Thursday 18 October 2018

Innocent minds betrayed by those they trusted most

Isil child soldiers
Isil child soldiers Newsdesk Newsdesk

The father of the British boy was not the first father to be surprised his son had been recruited by Isil.

The little boy was executing one of the Kurd hostages with a group of children from Egypt, Kurdistan, Tunisia and Uzbekistan.

Many fathers have been shocked at seeing their children undertaking the most heinous acts.

Since it first began the terror group has relied on children, raising a generation of extremists using the most brutal methods of exploitation, meeting their need for money by paying monthly salaries and providing food.

Isil used the recruited children, at the start, as guards and to distribute food and other supplies. Later the group used child recruits in battle to make up the shortage of numbers of fighters.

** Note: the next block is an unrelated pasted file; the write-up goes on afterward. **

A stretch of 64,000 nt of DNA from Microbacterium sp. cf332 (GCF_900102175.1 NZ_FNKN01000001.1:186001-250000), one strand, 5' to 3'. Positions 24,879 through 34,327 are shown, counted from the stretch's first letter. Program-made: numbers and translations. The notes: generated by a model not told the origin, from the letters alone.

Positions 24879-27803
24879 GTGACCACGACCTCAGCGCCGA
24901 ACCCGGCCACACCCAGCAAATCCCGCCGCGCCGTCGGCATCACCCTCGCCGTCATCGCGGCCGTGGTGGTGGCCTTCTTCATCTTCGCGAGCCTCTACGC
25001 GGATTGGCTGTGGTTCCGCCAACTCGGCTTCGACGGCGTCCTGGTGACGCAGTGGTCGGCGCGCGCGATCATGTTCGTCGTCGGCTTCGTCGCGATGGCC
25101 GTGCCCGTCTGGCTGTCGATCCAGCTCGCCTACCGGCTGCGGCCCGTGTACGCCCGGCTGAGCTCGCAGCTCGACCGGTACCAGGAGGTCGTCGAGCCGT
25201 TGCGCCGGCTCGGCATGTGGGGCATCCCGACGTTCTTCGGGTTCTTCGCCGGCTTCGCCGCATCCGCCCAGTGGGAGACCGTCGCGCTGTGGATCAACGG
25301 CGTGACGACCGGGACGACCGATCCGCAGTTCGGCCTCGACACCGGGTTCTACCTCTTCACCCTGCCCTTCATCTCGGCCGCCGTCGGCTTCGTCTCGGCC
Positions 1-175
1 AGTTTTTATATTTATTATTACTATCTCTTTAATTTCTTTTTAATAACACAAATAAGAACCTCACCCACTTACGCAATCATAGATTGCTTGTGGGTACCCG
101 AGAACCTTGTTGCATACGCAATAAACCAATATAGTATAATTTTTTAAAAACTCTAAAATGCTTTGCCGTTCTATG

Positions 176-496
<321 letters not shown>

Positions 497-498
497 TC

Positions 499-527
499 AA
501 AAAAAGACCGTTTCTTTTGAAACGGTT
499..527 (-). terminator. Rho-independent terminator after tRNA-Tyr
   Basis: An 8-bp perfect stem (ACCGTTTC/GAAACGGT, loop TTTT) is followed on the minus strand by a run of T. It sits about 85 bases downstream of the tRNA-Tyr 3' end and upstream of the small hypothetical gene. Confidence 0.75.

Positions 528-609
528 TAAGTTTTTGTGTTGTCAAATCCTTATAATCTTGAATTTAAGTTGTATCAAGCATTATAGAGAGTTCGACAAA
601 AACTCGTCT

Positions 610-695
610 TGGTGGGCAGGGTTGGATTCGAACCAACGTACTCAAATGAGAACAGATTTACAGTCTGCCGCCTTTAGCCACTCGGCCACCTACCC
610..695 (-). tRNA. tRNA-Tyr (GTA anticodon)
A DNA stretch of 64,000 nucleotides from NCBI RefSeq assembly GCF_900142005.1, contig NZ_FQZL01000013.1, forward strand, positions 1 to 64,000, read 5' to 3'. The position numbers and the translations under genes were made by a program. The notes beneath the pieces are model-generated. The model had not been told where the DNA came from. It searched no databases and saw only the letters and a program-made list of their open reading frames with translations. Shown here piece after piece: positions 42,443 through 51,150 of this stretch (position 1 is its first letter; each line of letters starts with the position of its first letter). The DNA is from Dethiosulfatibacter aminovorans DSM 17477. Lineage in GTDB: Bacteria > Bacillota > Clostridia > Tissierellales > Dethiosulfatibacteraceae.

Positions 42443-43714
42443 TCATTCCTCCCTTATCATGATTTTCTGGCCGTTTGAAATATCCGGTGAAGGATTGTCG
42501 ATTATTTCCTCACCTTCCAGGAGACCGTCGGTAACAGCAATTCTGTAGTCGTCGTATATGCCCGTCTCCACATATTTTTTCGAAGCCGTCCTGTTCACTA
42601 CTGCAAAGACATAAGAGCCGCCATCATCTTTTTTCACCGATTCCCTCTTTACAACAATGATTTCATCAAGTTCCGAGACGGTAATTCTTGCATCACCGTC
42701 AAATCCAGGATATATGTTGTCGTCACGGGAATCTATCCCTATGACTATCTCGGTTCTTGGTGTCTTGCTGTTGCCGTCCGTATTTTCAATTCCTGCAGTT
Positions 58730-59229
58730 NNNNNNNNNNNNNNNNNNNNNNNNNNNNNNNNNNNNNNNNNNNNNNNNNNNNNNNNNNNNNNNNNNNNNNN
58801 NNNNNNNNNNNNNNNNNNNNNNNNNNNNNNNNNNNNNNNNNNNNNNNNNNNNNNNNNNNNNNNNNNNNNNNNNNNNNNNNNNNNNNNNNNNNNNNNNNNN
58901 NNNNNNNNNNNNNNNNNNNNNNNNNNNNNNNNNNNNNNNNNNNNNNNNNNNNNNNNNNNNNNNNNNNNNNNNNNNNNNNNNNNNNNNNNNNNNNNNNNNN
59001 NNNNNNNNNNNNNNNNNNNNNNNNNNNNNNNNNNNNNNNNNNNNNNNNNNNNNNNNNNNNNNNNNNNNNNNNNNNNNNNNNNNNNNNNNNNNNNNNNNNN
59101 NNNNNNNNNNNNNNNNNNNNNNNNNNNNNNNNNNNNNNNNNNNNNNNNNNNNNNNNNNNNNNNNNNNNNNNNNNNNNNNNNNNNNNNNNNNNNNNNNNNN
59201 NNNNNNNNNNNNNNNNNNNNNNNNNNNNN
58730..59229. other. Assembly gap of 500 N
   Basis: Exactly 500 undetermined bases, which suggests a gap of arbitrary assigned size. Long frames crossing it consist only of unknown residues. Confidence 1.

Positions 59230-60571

The terrorist group called these recruited children 'Caliphate Cubs', taking advantage of them by filling their heads with words such as 'religious victory' and 'God has chosen them to raise the religious flag'.

These children are made up from several categories.

Some are the children of the group's adult fighters, while others belong to Isil- controlled areas in both Syria and Iraq.

Others still have been kidnapped from the areas from which Isil fled.

The terror group has established several camps in order to train the recruited children.

Raqqa, the group's capital, has the largest number of these camps.

One of the reports indicated there are five children's camps in Raqqa in order to train the children to use different kinds of weapons and to take Shariah courses.

Moreover, Isil used children as spies among people or even among the group's fighters, as well as using them in suicide attacks - the reason for this being that using children in such a situation raises no concern among those being targeted.

Taken from the website of Raqqa Is Being Slaughtered Silently

Sunday Independent

Today's news headlines, directly to your inbox every morning.

Editors Choice

Also in World News